How healthcare leaders can keep their teams during the 'Great Resignation' 

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The "Great Resignation" continues on, with the latest figures showing that a record number of 4.4 million workers quit their jobs in September. This has hit the healthcare industry hard, with about 1 in 5 workers leaving the sector since the beginning of the pandemic. Holding onto and recruiting talent is increasingly important to healthcare leaders. Becker's spoke to a human capital expert to reveal how healthcare leaders can retain staff. 

Addam Marcotte is a principal at FMG Leading, where he specializes in helping healthcare companies and services manage their human capital. He told Becker's about some of the pitfalls leaders can fall into in an attempt to retain staff.

"I would say the Great Resignation is really a wake up call. Healthcare organizations just can't achieve their missional growth goals without their people. What we've seen working with our clients on the front line in healthcare, where you might be working an hourly wage or shift work, is that you can go do that anywhere, and they are," he said.

As the labor shortage crisis has shown, there are myriad reasons employees quit, and thus there should also be a diversity of incentives to bring them back. 

"It's very commonplace for executive leaders to immediately go to a financial solution. But those [problems] aren't necessarily solved by a retention bonus or a slight pay increase," he said.

Instead, Mr. Marcotte recommends that leaders reevaluate the company culture instead of jumping to short-term fixes.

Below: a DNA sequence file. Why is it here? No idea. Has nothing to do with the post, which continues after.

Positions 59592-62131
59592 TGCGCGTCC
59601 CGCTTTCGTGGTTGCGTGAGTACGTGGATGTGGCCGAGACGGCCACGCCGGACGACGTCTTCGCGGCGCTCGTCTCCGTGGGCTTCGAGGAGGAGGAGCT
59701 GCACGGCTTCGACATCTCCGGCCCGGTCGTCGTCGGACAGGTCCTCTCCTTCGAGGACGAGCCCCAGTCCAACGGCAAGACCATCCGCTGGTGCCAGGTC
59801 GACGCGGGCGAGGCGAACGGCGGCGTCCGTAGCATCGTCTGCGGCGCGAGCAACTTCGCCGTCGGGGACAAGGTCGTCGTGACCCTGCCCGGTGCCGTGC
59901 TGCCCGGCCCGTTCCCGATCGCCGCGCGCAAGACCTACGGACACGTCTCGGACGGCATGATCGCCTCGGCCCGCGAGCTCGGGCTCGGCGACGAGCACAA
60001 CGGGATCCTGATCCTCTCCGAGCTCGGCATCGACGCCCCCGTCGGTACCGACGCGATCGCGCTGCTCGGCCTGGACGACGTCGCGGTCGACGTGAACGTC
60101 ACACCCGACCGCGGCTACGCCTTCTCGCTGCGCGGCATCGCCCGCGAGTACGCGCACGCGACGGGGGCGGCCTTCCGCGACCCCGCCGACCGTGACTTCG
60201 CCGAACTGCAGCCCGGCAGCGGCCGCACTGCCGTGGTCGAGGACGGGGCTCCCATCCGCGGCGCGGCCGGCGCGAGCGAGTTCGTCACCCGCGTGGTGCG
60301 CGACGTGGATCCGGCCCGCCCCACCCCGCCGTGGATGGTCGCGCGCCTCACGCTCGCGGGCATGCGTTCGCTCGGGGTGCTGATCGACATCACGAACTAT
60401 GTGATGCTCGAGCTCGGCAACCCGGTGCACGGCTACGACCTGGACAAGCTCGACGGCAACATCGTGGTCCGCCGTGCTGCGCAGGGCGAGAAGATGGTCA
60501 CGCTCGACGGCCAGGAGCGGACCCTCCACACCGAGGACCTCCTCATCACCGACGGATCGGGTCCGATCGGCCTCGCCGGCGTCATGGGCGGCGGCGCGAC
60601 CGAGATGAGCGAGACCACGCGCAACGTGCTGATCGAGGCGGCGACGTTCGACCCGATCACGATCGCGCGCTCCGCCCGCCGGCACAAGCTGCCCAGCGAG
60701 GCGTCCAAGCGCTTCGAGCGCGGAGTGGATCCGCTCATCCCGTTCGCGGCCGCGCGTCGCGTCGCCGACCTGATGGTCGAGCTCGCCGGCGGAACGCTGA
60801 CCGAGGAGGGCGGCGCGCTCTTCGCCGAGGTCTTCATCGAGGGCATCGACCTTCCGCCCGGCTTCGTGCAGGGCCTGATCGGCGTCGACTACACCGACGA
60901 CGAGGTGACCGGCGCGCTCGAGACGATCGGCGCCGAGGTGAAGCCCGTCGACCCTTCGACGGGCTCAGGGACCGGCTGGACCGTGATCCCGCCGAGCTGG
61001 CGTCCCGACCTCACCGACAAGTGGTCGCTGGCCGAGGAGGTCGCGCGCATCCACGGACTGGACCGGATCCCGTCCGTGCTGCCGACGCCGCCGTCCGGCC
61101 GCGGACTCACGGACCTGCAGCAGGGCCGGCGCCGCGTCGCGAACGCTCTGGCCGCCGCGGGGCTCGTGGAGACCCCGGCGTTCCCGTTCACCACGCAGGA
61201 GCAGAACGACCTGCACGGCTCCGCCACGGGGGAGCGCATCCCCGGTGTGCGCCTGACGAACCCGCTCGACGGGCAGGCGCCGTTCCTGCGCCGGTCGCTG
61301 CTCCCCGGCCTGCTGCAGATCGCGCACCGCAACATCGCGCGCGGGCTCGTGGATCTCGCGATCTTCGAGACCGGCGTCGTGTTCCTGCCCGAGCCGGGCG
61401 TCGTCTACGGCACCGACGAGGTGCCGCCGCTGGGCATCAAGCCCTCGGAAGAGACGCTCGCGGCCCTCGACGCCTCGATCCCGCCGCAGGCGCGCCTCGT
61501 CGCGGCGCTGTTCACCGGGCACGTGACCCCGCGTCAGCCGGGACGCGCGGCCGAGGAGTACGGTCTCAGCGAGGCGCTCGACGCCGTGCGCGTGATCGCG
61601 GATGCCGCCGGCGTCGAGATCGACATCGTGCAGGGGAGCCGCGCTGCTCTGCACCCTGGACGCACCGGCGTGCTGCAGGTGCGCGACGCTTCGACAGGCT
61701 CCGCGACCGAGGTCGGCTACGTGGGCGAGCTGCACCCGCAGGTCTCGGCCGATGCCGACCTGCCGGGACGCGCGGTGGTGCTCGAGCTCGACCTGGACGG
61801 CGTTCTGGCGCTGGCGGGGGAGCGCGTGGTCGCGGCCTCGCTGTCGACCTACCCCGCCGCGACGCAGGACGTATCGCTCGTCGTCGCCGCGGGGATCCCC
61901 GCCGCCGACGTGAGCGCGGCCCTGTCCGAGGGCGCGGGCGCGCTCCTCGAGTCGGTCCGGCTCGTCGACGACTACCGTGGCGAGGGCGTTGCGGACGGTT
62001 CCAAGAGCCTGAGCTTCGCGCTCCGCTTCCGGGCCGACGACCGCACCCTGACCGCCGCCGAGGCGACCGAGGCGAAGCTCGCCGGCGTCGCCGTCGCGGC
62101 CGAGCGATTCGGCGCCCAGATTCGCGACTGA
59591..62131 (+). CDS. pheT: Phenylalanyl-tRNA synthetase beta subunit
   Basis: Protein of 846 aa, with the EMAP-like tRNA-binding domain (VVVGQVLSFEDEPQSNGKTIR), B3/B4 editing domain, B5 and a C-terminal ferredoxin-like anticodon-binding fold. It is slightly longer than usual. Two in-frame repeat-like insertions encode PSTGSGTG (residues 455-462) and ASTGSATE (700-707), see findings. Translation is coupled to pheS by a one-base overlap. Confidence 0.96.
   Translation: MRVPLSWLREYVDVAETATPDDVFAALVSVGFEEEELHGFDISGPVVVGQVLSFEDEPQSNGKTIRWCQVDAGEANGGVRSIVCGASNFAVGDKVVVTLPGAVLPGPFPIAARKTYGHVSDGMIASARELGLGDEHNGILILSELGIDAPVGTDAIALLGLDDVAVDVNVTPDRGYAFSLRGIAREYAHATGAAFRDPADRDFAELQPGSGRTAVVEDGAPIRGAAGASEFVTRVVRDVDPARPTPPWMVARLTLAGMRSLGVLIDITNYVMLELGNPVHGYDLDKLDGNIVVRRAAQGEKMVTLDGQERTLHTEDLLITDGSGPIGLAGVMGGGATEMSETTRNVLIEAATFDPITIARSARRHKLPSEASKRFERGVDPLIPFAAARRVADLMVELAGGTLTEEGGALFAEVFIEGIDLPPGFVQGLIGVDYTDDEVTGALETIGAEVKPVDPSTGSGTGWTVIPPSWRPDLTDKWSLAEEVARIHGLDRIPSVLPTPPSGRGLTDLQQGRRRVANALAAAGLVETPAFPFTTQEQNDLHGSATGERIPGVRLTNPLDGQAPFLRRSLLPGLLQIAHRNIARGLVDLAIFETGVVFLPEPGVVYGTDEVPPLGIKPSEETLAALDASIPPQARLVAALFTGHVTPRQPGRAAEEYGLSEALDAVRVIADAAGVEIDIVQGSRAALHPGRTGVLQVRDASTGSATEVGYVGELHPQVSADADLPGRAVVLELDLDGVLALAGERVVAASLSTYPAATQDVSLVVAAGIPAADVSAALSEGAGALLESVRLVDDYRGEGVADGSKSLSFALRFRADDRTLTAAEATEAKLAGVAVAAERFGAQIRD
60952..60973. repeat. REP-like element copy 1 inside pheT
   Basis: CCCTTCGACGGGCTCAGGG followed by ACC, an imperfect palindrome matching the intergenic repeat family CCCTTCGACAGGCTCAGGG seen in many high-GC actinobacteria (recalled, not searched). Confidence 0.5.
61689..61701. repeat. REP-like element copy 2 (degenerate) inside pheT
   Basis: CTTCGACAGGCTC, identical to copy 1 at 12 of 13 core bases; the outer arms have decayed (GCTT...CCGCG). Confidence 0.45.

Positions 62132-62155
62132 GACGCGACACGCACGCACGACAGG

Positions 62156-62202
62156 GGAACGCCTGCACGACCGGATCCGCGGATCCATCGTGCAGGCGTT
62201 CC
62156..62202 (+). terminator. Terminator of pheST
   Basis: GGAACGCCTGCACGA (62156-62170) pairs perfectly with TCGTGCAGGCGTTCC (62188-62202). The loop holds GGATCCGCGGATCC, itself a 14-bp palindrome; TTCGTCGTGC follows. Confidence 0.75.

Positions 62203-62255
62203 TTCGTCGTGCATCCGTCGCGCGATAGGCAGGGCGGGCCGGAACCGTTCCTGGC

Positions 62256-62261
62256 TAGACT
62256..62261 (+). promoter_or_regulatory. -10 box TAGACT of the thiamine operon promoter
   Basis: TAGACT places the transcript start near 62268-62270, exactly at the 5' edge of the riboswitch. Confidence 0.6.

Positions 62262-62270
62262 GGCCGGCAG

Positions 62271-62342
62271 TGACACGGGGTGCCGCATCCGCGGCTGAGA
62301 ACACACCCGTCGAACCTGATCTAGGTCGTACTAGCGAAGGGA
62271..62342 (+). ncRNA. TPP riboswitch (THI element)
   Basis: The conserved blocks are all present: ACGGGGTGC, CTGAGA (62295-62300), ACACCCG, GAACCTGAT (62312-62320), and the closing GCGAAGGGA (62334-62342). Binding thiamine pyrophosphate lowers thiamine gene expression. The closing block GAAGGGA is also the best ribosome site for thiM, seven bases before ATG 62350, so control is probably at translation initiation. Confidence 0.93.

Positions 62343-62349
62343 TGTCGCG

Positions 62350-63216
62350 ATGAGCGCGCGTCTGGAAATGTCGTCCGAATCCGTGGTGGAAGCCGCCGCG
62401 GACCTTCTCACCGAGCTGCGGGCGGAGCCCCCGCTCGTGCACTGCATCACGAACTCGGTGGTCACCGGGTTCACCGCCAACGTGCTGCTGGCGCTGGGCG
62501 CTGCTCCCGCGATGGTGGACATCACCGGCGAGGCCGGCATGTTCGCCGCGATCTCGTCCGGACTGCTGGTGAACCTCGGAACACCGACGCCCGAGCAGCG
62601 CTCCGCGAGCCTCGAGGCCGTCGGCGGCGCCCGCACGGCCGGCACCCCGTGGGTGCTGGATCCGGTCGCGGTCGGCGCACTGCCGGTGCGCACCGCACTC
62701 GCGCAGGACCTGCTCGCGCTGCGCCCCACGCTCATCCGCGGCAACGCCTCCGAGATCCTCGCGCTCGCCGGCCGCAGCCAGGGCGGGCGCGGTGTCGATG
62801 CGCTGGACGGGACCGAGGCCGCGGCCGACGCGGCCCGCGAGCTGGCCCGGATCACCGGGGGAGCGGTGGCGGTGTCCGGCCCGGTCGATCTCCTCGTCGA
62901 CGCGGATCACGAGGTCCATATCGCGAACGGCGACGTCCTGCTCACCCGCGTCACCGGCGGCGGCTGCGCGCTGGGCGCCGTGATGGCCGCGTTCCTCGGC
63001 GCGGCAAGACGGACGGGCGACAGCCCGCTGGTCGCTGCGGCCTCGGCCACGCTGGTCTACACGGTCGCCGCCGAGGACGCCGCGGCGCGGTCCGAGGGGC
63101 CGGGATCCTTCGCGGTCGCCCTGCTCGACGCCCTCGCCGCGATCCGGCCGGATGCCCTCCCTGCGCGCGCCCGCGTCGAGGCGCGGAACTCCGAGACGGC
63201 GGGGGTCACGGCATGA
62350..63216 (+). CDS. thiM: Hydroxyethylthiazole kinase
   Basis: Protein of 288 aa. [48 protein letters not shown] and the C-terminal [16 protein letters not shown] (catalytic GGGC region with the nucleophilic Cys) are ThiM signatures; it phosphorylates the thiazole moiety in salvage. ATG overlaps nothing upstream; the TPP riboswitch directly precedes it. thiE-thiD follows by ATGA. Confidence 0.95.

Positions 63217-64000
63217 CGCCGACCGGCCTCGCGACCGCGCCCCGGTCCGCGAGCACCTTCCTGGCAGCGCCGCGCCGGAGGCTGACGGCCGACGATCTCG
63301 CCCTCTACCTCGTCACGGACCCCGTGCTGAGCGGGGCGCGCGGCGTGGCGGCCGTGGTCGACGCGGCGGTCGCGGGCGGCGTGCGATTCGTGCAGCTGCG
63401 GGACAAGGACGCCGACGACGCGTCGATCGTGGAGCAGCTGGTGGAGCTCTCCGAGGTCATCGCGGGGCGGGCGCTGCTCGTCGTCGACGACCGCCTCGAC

"You have to become a great place to work before expecting to recruit and retain great people," he said.

Workers are looking for a variety of elements in employers, like good leadership, development opportunities, and company vision and purpose, he told Becker's. 

"Some people are looking for more autonomy or looking for increased responsibilities. Others are looking for continuing education opportunities; they want to master their craft and their skills," he said. Companies should then bear in mind these elements and what motivates their employees when building company culture and career paths.

Career development opportunities and pathways are also important to keeping employees. 

"Create a visible and known road map that says, work with us, build and develop your career. This is a place where you can grow your skills and grow your leadership. That's gonna be more attractive to a lot of these front-line workers than, you know, a slight increase in pay," Mr. Marcotte said. 

"One thing the pandemic taught us is that you can't wait for a global crisis to try and create a healthy culture. Paying attention to and prioritizing talent needs to be baked into the DNA and ethos of an organization," Mr. Marcotte said.

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